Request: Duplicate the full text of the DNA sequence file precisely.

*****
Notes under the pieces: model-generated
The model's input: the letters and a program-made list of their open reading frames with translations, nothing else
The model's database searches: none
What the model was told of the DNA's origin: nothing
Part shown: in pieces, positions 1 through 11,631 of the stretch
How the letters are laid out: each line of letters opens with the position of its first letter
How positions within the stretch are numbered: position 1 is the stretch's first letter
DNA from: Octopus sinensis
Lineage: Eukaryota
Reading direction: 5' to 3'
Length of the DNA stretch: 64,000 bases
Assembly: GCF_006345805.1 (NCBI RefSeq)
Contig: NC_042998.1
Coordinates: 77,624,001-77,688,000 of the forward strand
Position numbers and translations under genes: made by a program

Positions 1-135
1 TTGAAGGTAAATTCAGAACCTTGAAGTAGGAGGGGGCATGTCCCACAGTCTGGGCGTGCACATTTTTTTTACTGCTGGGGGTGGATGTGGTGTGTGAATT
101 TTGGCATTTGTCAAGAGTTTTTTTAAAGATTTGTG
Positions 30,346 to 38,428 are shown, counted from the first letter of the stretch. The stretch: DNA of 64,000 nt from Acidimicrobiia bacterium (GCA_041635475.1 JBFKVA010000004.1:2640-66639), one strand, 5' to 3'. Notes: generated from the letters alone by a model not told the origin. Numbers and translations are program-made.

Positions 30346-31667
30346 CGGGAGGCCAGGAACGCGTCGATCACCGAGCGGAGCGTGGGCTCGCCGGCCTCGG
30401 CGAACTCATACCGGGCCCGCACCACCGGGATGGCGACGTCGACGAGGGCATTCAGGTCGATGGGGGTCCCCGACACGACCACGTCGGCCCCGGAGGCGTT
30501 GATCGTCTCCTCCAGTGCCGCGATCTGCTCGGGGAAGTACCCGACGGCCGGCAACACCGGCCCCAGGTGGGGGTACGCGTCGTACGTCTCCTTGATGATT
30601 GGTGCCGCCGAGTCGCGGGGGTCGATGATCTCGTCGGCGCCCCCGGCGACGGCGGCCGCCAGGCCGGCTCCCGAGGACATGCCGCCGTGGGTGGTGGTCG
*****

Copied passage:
Notes under the pieces: model-generated
The model's input: the letters and a program-made list of their open reading frames with translations, nothing else
The model's database searches: none
What the model was told of the DNA's origin: nothing
Part shown: in pieces, positions 1 through 11,631 of the stretch
How the letters are laid out: each line of letters opens with the position of its first letter
How positions within the stretch are numbered: position 1 is the stretch's first letter
DNA from: Octopus sinensis
Lineage: Eukaryota
Reading direction: 5' to 3'
Length of the DNA stretch: 64,000 bases
Assembly: GCF_006345805.1 (NCBI RefSeq)
Contig: NC_042998.1
Coordinates: 77,624,001-77,688,000 of the forward strand
Position numbers and translations under genes: made by a program

Positions 1-135
1 TTGAAGGTAAATTCAGAACCTTGAAGTAGGAGGGGGCATGTCCCACAGTCTGGGCGTGCACATTTTTTTTACTGCTGGGGGTGGATGTGGTGTGTGAATT
101 TTGGCATTTGTCAAGAGTTTTTTTAAAGATTTGTG
Positions 30,346 to 38,428 are shown, counted from the first letter of the stretch. The stretch: DNA of 64,000 nt from Acidimicrobiia bacterium (GCA_041635475.1 JBFKVA010000004.1:2640-66639), one strand, 5' to 3'. Notes: generated from the letters alone by a model not told the origin. Numbers and translations are program-made.

Positions 30346-31667
30346 CGGGAGGCCAGGAACGCGTCGATCACCGAGCGGAGCGTGGGCTCGCCGGCCTCGG
30401 CGAACTCATACCGGGCCCGCACCACCGGGATGGCGACGTCGACGAGGGCATTCAGGTCGATGGGGGTCCCCGACACGACCACGTCGGCCCCGGAGGCGTT
30501 GATCGTCTCCTCCAGTGCCGCGATCTGCTCGGGGAAGTACCCGACGGCCGGCAACACCGGCCCCAGGTGGGGGTACGCGTCGTACGTCTCCTTGATGATT
30601 GGTGCCGCCGAGTCGCGGGGGTCGATGATCTCGTCGGCGCCCCCGGCGACGGCGGCCGCCAGGCCGGCTCCCGAGGACATGCCGCCGTGGGTGGTGGTCG